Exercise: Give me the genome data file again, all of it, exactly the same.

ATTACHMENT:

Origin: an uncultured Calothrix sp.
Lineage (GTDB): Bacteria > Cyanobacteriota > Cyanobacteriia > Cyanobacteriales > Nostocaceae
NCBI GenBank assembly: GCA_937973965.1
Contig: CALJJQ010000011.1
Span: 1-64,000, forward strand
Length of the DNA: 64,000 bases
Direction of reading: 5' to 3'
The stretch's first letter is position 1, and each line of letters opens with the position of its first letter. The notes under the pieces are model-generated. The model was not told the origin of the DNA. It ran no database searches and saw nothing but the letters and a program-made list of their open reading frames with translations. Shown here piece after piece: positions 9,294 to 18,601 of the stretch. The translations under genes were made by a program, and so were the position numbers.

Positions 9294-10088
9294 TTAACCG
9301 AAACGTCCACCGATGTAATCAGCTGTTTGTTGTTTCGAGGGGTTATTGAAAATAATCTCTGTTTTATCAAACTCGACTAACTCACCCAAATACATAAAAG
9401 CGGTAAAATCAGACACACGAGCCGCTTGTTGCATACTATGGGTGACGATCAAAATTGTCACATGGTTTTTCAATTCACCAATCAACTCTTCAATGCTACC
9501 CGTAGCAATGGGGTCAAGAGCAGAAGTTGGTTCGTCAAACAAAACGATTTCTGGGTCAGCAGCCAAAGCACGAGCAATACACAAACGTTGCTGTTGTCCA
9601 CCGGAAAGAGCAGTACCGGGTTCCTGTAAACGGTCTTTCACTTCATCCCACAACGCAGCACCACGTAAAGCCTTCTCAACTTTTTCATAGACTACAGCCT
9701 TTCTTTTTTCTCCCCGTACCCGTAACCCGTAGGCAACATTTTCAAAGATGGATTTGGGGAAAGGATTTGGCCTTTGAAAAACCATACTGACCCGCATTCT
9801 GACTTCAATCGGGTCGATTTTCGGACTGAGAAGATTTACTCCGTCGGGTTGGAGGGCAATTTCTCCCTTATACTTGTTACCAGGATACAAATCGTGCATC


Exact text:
Origin: an uncultured Calothrix sp.
Lineage (GTDB): Bacteria > Cyanobacteriota > Cyanobacteriia > Cyanobacteriales > Nostocaceae
NCBI GenBank assembly: GCA_937973965.1
Contig: CALJJQ010000011.1
Span: 1-64,000, forward strand
Length of the DNA: 64,000 bases
Direction of reading: 5' to 3'
The stretch's first letter is position 1, and each line of letters opens with the position of its first letter. The notes under the pieces are model-generated. The model was not told the origin of the DNA. It ran no database searches and saw nothing but the letters and a program-made list of their open reading frames with translations. Shown here piece after piece: positions 9,294 to 18,601 of the stretch. The translations under genes were made by a program, and so were the position numbers.

Positions 9294-10088
9294 TTAACCG
9301 AAACGTCCACCGATGTAATCAGCTGTTTGTTGTTTCGAGGGGTTATTGAAAATAATCTCTGTTTTATCAAACTCGACTAACTCACCCAAATACATAAAAG
9401 CGGTAAAATCAGACACACGAGCCGCTTGTTGCATACTATGGGTGACGATCAAAATTGTCACATGGTTTTTCAATTCACCAATCAACTCTTCAATGCTACC
9501 CGTAGCAATGGGGTCAAGAGCAGAAGTTGGTTCGTCAAACAAAACGATTTCTGGGTCAGCAGCCAAAGCACGAGCAATACACAAACGTTGCTGTTGTCCA
9601 CCGGAAAGAGCAGTACCGGGTTCCTGTAAACGGTCTTTCACTTCATCCCACAACGCAGCACCACGTAAAGCCTTCTCAACTTTTTCATAGACTACAGCCT
9701 TTCTTTTTTCTCCCCGTACCCGTAACCCGTAGGCAACATTTTCAAAGATGGATTTGGGGAAAGGATTTGGCCTTTGAAAAACCATACTGACCCGCATTCT
9801 GACTTCAATCGGGTCGATTTTCGGACTGAGAAGATTTACTCCGTCGGGTTGGAGGGCAATTTCTCCCTTATACTTGTTACCAGGATACAAATCGTGCATC